One key to controlling particle formation at the nanoscale is a means to transfer the system from one state, representing a particular atomic or molecular array (the gas phase, for instance), into another state representing the desired array of atoms (a nano cluster with 1000 atoms, for instance). In a time-averaged processing method, characterized by, for example temperature, the system is changed through the evolution of enumerable possible states to a new average. The timescale for this evolution is long in comparison to the life-time in any one (micro)state from which the system may evolve. Since all (micro)states contribute to the new time evolved average, precise control through thermal means may be impossible and products at the nanoscale, that is, assemblies of particles, must reflect the dispersion of (micro)states from which they evolved and into which they will ultimately fall. If the rate at which energy input occurs is faster than the transition of the system from one (micro)state to another there exists the possibility of driving the transition to and from a particular single state (free from statistical variations) into another while avoiding the evolution across (through) enumerable undesired states.
Perhaps with this idea in mind, many researchers have explored the use of lasers to affect the rapid deposition of energy into a system to affect such transitions. Further the use of femtosecond lasers has been more recently explored because energy is placed into the system on a time scale which is short compared to the time scale of energy partitioning into nuclear modes and plasma modes.
Laser ablation involves the interaction of intense laser light with a solid target resulting in the formation of an energetic plume to affect formation of a multitude of structures. This discussion focuses on its application to the formation of nanoparticles. There have been numerous reports regarding the use of longer duration (100-500 fs) laser pulses to induce nanostructure and nanoparticle formation. These reports employ the ultrafast deposition of energy to induce a phase change on a time scale that is short for energy diffusion from the interaction region to the bulk and short on the time scale for plasma formation. While the present invention also employs ultrashort laser pulses, including ones having a pulse duration of less than 100 fs, our invention is further distinguished by the use of laser pulse shaping and the control of said pulse shapes by a control algorithm to affect the control of particle size and particle size distribution.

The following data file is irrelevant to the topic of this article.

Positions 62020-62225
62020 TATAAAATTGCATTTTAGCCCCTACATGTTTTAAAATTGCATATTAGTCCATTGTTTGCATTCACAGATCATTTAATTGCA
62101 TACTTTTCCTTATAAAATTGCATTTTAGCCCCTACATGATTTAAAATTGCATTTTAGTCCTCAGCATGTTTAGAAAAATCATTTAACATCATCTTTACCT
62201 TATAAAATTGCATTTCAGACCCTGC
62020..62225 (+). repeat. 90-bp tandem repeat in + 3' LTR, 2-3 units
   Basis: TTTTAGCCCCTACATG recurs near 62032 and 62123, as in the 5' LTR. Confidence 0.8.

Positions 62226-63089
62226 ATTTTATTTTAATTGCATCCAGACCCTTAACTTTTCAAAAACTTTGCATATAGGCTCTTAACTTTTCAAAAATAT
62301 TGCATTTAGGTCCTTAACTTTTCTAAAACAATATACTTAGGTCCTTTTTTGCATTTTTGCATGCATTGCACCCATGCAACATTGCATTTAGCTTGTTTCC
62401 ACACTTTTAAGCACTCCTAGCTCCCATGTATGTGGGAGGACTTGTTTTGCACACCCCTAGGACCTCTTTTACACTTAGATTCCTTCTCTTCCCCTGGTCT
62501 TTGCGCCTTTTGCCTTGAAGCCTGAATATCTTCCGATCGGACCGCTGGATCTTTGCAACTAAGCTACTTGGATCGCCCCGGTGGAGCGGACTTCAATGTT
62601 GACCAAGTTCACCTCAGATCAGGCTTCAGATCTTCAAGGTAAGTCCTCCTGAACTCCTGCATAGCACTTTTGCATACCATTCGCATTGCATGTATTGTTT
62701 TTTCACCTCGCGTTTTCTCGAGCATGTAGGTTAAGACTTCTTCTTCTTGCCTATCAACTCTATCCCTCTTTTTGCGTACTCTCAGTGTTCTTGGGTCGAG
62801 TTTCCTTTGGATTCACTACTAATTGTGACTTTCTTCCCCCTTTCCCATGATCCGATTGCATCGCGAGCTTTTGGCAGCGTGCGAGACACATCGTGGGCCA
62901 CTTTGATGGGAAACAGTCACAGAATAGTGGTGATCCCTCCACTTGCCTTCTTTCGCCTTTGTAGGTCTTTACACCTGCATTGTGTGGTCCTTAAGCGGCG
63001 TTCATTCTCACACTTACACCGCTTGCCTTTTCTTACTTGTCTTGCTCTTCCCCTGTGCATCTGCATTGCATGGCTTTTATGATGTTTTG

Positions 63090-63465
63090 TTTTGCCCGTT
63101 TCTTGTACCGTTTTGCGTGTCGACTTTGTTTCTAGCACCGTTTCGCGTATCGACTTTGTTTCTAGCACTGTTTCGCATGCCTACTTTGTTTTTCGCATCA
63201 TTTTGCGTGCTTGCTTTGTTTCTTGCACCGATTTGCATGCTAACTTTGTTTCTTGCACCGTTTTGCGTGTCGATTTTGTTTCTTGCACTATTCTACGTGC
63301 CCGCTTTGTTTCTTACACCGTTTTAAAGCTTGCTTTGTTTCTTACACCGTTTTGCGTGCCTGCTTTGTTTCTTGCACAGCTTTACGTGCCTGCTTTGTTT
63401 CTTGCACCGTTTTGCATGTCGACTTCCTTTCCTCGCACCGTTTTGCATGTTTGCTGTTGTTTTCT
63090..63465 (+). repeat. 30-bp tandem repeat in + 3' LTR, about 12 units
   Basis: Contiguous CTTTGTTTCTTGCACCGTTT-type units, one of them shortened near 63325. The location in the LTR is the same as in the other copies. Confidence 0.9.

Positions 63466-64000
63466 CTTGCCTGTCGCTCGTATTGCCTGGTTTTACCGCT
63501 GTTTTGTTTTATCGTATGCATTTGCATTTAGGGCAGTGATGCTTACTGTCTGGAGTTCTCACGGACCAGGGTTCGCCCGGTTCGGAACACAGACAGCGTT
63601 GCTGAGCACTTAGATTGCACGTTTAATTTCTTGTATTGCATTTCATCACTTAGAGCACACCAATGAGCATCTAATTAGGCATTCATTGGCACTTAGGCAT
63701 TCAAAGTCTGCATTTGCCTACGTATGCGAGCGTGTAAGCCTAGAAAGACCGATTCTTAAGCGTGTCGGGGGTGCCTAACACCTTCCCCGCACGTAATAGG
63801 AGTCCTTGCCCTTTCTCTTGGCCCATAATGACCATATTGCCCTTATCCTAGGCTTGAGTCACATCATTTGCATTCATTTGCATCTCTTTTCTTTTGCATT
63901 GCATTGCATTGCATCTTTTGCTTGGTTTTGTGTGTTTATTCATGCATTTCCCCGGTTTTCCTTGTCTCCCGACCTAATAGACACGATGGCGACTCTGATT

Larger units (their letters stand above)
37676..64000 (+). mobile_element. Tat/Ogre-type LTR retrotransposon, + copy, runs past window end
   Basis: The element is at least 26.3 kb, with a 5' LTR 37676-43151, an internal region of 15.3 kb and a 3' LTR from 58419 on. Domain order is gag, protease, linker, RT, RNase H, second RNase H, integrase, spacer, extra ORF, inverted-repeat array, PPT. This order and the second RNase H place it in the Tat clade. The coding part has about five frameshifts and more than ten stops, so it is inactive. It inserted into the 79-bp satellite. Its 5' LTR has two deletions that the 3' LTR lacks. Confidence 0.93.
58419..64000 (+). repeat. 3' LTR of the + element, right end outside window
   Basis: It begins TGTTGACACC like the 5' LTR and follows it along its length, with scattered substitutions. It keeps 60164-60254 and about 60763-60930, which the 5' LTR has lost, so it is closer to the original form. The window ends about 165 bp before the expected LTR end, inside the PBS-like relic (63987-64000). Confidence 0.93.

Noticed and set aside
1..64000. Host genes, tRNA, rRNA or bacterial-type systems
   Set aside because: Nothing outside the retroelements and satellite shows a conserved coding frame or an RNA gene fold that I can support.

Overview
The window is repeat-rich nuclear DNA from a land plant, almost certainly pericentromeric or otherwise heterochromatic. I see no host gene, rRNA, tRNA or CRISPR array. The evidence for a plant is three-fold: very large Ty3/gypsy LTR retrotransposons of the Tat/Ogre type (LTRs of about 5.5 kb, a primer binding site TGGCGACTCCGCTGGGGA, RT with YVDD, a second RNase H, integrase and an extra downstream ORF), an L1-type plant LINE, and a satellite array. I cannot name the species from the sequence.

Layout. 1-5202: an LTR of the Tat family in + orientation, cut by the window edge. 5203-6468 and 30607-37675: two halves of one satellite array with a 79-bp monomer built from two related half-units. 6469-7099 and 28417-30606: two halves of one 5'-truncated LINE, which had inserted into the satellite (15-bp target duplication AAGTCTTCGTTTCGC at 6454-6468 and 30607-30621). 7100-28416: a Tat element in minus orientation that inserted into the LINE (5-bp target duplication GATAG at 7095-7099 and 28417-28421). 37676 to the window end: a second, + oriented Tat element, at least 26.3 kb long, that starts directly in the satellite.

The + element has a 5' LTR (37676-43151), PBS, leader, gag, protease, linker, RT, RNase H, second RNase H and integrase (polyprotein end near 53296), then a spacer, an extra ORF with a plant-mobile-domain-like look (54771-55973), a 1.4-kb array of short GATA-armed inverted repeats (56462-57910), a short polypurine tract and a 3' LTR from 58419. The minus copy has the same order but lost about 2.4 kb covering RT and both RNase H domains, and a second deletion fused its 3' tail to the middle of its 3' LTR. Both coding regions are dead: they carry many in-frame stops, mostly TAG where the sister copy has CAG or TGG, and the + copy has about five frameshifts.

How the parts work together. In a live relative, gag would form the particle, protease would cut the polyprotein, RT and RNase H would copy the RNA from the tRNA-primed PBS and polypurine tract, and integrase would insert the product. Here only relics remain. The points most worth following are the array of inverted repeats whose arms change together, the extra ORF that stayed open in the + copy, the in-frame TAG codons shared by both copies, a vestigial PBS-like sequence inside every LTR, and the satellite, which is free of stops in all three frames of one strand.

Lasers of various pulse lengths have been used in the laboratory and on the commercial scale to drive chemical vapor deposition, laser-assisted chemical vapor condensation, laser pyrolysis and other methods. A significant number of experiments by the inventors has demonstrated that simple variables like temperature, pressure and reaction zone geometry could be used to control the size of particular nanoparticles. For instance, film versus particle formation is largely a function of the pressure of the reactor. At low pressure collisions can occur primarily with the walls to produce films and at high pressure collisions can occur with other atoms to produce particles. Nanoparticles produced using such methods are amongst the most monodisperse, but are still far from being truly monodisperse. True precision at the nanoscale is not achieved, rather, the precursor laden liquid or gaseous substrate is excited by the laser followed by rapid condensation prior to particle growth. Particle monodispersity is achieved purely by geometrical constraints of the reaction zone caused by confinement of the region of intense heating to a localized region in space. Condensation product particles traveling outward have little opportunity to collide prior to loosing sufficient energy so that particle coalescence is improbable (for example, see Camata, 2000).
Femtosecond duration laser pulses have been used to drive crystallization of proteins from a saturated solution (see Masuhara, 2006; Adachi, 2004). In inverse laser ablation, a laser is used to drive dissociation, ionization dissociation and plasma formation from a gas of molecules, followed by coalescence of these species to yield solid nanoparticles. However, no particle size control was affected (Bililign, 1998). This method employed a ps laser at a single wavelength impinging on a super sonic jet of iron carbonyl to produce iron nanoparticles. The super sonic jet was used to eliminate post photochemical collisions. Their efforts included use of the 266-nm fourth harmonic at a energy of 2-4 mJ. Their work demonstrated that CO could be systematically removed from the metal carbonyl and that Fen clusters n=1, 2 . . . 7+ readily formed. Others used IR laser to irradiate trisilane in mixtures with “non-absorbing” carbon disulfide in the liquid phase. Their results showed that simultaneous decomposition of both compounds resulted in formation of Si/S/C/H polymer. They employed TEA CO2 laser operating at 944.19 cm-1 with a repetition frequency of 1 Hz and an energy of 1.2 J in a pulse to induce infrared multiphoton dissociation (see, Pola, 2008). None of the above methods employed the use of shaped laser pulses to affect or control particle size.